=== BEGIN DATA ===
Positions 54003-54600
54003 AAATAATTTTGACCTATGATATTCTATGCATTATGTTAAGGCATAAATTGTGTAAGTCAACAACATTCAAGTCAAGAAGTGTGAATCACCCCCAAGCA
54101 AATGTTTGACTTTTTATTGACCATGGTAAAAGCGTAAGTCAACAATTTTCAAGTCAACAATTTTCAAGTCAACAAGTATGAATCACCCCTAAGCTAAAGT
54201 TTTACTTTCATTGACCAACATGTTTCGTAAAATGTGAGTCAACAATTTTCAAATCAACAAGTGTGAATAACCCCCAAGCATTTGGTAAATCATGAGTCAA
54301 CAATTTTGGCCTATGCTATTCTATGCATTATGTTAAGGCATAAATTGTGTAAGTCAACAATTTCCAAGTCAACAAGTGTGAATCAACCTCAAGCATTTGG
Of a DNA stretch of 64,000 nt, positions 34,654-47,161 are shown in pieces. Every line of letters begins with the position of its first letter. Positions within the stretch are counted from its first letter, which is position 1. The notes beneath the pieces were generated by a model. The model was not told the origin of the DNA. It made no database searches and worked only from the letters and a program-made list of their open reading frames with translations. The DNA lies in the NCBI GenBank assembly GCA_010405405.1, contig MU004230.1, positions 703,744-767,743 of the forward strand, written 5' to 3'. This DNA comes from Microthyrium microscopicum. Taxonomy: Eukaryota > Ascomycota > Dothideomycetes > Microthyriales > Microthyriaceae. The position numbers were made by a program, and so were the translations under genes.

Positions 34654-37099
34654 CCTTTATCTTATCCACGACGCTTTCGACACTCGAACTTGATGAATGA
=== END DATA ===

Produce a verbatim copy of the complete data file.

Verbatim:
Positions 54003-54600
54003 AAATAATTTTGACCTATGATATTCTATGCATTATGTTAAGGCATAAATTGTGTAAGTCAACAACATTCAAGTCAAGAAGTGTGAATCACCCCCAAGCA
54101 AATGTTTGACTTTTTATTGACCATGGTAAAAGCGTAAGTCAACAATTTTCAAGTCAACAATTTTCAAGTCAACAAGTATGAATCACCCCTAAGCTAAAGT
54201 TTTACTTTCATTGACCAACATGTTTCGTAAAATGTGAGTCAACAATTTTCAAATCAACAAGTGTGAATAACCCCCAAGCATTTGGTAAATCATGAGTCAA
54301 CAATTTTGGCCTATGCTATTCTATGCATTATGTTAAGGCATAAATTGTGTAAGTCAACAATTTCCAAGTCAACAAGTGTGAATCAACCTCAAGCATTTGG
Of a DNA stretch of 64,000 nt, positions 34,654-47,161 are shown in pieces. Every line of letters begins with the position of its first letter. Positions within the stretch are counted from its first letter, which is position 1. The notes beneath the pieces were generated by a model. The model was not told the origin of the DNA. It made no database searches and worked only from the letters and a program-made list of their open reading frames with translations. The DNA lies in the NCBI GenBank assembly GCA_010405405.1, contig MU004230.1, positions 703,744-767,743 of the forward strand, written 5' to 3'. This DNA comes from Microthyrium microscopicum. Taxonomy: Eukaryota > Ascomycota > Dothideomycetes > Microthyriales > Microthyriaceae. The position numbers were made by a program, and so were the translations under genes.

Positions 34654-37099
34654 CCTTTATCTTATCCACGACGCTTTCGACACTCGAACTTGATGAATGA